We spend a lot of time with clients mapping out narratives, analyzing and workshopping complicated issues and generally preparing for public-facing environments and situations. Sometimes this involves media training, especially for those who’ve never had interactions with “the media” and want to know what to expect.

“Truthfulness,” per se, isn’t something that we talk about directly. But it infuses everything we talk about.

We do talk a lot about the importance of what you say. Because, in a world where you will not get to choose or even predict a lot of what happens to you, the one thing you have 100 percent control over is what you say. And what you say will last forever, especially in our digital universe.

That can be a great thing (ask Winston Churchill). Or not. To paraphrase John Kenneth Galbraith, “When all else fails, immortality can always be achieved through spectacular failure.”

Don’t be that failure. What you say, in the famous words of Buzz Lightyear, can follow you “to infinity and beyond.”  Think Richard Nixon (“I am not a crook.”)

Here are a few things we do talk about. When we help to construct a story, a speech, an organizational narrative or an answer to a thorny question, we start from several interlocking premises:

  • What you say isn’t always what people hear. People, especially highly engaged people, are primed to respond to the things they care about, not what you care about. You don’t get to decide what they should care about. You have to build your story taking that into account. Your point of view, however valid and true to you, can easily be rejected out of hand. In other words, their obvious truths and yours are not the same, and often, not even parallel.
  • You have to make your case using facts, plain examples and demonstrated truths. Your critics will pounce on your errors of fact, your irrelevant examples and your flawed logic. Walking back an error is time-consuming, confusing and generally unsuccessful.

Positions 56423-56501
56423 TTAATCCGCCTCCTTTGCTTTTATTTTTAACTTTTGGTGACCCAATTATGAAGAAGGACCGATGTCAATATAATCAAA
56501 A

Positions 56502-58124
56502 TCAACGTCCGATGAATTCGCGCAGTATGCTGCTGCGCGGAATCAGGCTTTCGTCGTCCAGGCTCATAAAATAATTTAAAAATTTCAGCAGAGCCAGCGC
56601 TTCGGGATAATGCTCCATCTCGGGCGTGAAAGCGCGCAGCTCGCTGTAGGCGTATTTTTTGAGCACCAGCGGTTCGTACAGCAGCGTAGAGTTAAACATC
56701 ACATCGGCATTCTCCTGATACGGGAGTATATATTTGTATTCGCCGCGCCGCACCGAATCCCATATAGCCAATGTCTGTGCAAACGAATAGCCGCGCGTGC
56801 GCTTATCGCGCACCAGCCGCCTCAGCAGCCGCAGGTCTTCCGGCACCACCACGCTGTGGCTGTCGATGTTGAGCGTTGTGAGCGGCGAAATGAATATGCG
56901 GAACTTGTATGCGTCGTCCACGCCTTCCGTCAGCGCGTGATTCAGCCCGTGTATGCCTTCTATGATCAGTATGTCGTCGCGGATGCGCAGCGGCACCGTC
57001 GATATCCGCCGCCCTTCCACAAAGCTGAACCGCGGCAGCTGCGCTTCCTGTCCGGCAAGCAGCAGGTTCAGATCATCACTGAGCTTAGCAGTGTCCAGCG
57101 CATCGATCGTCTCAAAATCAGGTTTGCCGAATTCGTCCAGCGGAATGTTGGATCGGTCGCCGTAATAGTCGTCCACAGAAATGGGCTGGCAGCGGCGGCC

• You need to be consistent, across all your arguments, with all your audiences. Because of those damned critics again.
  • You also have to come from a place of goodwill. You don’t have to be the smartest person in the room. It helps if you’re the best person in the room.

This brings us to the matter of authenticity. Our late, great colleague James Bulbrook used to say “authenticity is the coin of the realm” in the communications business. You better believe that people, all people, are highly attuned to your authenticity. Or lack thereof. Many a politico has fallen, or been hurled, onto that sword.

Underpinning all of this, of course, is the requirement that we adhere to the truth; obvious truths, hard truths, elusive truths. People remember a lie, and a liar. While it’s true that lies have enjoyed a certain currency of late, particularly in politics, their efficacy tends to be fleeting. People get sick of being lied to. Truthfulness, on the other hand, enjoys a direct pipeline to that other great value, trust. People will trust you when they perceive you as truthful. That becomes really important when being truthful is difficult, like when you’ve screwed up and need to apologize for something really big. That’s not the time you want them to recall you as a liar, even a little bit.

You want to present your best self to the world. Truth and truthfulness are not only your best communications tools, they’re also, in a sense, your best bespoke suit for facing your curious public. You should wear it with pride.